The Fall 2006 Journal of Ayn Rand Studies commences with an article entitled "Demystifying Emotion: Introducing the Affect Theory of Silvan Tomkins to Objectivists" by Steven Shmurak. The article begins by acknowledging that Rand's view of emotions "fails to make sense o fthe totality of our emotional lives." Shmurak then introduces Tomkins' theory as possible alternative. Although he doesn't say so outright, Shmurak appears to be suggesting that if we were to "update" Rand's theory of emotions by replacing it with Tomkins' that would serve to strengthen the Objectivist position. But this suggestion assumes that the primary aim of Rand's theory is to provide a realistic explanation of human emotions. What if this assumption is false? What if the primary aim of Rand's theory is simply to prove that emotions can be entirely subjected to "reason"? After all, Rand's political, social, and psychological ideals would all be seriously jeopardized if emotions could not be entirely controlled by "reason." Hence my suspicion that Rand's theory of emotion is a little more than a formalized rationalization of a much deeper pathology in Rand--namely, her desire to subject every aspect of human existence to conscious "reasoned" thought, so that nothing is ever left to chance and the human being can be regarded as responsible for everything about himself.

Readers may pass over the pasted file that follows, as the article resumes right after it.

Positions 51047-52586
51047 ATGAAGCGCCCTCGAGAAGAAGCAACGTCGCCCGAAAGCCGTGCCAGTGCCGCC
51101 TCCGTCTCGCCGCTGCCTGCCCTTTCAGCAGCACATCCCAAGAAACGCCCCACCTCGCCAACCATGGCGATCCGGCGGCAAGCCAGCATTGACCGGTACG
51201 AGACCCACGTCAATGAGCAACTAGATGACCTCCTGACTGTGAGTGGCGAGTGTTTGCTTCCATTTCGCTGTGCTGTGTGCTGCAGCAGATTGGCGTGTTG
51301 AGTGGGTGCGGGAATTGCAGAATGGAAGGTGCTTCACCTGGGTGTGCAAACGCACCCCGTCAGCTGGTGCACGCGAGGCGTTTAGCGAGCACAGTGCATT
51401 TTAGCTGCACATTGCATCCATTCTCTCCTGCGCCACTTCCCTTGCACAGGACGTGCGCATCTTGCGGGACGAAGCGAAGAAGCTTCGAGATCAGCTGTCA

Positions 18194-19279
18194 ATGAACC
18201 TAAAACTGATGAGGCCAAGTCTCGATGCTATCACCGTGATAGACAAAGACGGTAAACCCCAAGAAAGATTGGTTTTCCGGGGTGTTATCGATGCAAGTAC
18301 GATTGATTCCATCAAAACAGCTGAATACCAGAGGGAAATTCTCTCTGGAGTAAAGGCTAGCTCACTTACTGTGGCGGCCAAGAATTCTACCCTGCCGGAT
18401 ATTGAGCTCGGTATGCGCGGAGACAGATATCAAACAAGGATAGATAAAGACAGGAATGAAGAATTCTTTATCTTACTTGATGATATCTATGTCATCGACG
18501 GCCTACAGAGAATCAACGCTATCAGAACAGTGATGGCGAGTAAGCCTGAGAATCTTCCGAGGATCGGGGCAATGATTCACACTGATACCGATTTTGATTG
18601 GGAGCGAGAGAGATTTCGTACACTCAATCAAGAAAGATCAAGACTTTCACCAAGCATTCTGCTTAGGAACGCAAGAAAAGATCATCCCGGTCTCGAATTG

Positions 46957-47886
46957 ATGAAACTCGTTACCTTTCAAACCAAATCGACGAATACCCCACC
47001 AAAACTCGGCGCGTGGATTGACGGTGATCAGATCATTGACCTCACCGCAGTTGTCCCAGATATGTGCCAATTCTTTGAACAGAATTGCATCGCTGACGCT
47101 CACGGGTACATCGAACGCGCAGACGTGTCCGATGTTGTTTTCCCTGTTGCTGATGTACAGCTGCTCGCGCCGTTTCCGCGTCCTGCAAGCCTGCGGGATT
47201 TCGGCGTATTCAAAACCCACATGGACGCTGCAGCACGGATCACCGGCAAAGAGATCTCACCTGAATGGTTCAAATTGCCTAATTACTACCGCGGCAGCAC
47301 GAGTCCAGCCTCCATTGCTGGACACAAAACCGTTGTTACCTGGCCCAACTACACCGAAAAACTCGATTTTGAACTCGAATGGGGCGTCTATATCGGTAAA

This viewpoint, which Rand clung to with passionate obstinacy, is the fountainhead of nearly everything that is wrong with Rand's philosophy. It amounts to a kind of idealism. Just as ordinary idealists believe that their minds create and populate the natural world, so Rand, in effect, believes that the mind creates the psychological world--man's very self--out of its own ideas (or "basic premises").